Aussies smashed in Olympic softball opener

·2-min read

Australia waited 13 years for softball's Olympic return, now they have a single day to restore confidence and their bid for gold after losing 8-1 to Japan in the opening event at the Tokyo Games.

Two-run home runs from Minori Naito and Yamato Fujita, in the third and fourth innings respectively, underlined Japan's dominance as empty stands and limited fanfare in Fukushima marked the competitive start of the Olympics.

The mercy rule was invoked when Yu Yamamoto cleared the fence for another two-run homer in the bottom of the fifth, boosting the reigning Olympic champions' lead to seven runs and ending the match in the process.

There is scant time for the Spirit to dwell on the shellacking.

Australia return to the same venue for a crunch clash with Italy at 4pm AEST on Thursday.

The top two sides in the six-team competition advance directly to Tuesday's gold-medal match, so another defeat would be a hammer blow to Australia's hopes of securing their first Olympic gold medal in the sport.

Captain Stacey Porter, the only player in Australia's squad to have previously competed at an Olympics, insists her squad will rally.

"We knew game one was going to be tough," Porter said.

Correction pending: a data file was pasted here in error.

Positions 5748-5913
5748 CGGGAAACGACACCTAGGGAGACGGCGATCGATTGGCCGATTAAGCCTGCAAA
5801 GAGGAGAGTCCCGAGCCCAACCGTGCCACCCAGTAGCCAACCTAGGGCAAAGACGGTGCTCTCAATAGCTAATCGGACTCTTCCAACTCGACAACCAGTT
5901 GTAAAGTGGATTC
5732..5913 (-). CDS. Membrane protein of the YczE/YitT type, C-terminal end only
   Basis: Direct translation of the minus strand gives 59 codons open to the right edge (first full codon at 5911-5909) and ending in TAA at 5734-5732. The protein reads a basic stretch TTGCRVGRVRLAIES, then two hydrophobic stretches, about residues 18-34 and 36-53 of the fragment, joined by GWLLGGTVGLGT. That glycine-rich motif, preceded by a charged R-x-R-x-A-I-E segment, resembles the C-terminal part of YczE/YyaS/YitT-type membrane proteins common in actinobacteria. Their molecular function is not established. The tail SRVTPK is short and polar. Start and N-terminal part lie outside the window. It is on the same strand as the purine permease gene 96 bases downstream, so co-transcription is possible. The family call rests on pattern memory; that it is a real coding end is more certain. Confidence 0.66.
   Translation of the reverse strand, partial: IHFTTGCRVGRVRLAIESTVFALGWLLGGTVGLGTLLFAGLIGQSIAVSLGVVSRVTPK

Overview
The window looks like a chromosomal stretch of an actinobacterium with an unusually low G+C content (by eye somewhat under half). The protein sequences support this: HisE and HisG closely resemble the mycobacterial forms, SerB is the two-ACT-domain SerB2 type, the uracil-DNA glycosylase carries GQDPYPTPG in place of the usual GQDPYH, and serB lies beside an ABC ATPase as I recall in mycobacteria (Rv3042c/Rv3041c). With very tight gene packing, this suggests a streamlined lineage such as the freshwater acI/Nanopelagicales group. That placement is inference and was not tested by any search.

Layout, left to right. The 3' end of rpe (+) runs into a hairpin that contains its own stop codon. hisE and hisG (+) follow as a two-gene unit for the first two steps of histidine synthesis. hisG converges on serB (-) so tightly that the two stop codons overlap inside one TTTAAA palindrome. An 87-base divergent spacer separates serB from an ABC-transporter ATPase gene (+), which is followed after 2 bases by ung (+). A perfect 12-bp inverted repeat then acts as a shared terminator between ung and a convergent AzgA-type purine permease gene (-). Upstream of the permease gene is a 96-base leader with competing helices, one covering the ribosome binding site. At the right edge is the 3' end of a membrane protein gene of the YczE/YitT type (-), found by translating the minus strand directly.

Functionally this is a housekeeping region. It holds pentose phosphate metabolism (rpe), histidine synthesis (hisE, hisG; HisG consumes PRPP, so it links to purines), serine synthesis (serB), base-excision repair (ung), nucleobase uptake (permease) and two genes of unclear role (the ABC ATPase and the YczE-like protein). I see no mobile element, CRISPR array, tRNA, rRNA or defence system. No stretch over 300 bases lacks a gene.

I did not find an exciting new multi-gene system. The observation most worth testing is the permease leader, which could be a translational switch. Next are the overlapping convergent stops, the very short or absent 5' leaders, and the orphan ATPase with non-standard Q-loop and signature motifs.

"We'll do our recovery, watch some video.

"We have to get back up. I'll make sure the girls are in a good headspace tomorrow."

Pitcher Mana Kuwabara and catcher Himeno Miyata, local school students who experienced the region's earthquake in 2011, combined for the ceremonial first pitch.

The absence of fans, just 11 days after COVID-19 cases forced the local government to give up hope of a crowd, created what Porter termed a "different atmosphere".

"Us Aussies can create an atmosphere, that's what we did within the dugout," the 39-year-old said.

The sense of occasion clearly did not unsettle the Spirit, who played with more composure throughout the first dig.

An uncharacteristically skittish start from pitcher Yukiko Ueno, whose list of accomplishments include the only seven-inning perfect game in the history of the Olympics, helped the visitors seize momentum.

Ueno walked Stacey Porter then hit batters Taylah Tsitsikronis and Chelsea Forkin, resulting in the opening run of the tournament.

"She (Ueno) didn't show it outside but I think she was crying inside with the overwhelming feeling and joy," Japan coach Utsugi Reika said.

"She was over-thinking."

Catcher Tsitsikronis was called for obstruction in the bottom of the first, allowing Naito to level the score with the first of her three runs.

The game remained locked at 1-1 until Naito smashed her center-field homer off Kaia Parnaby.

"I was really relaxed and in a good mental space. I'm actually more nervous now, at the press conference," Naito said.

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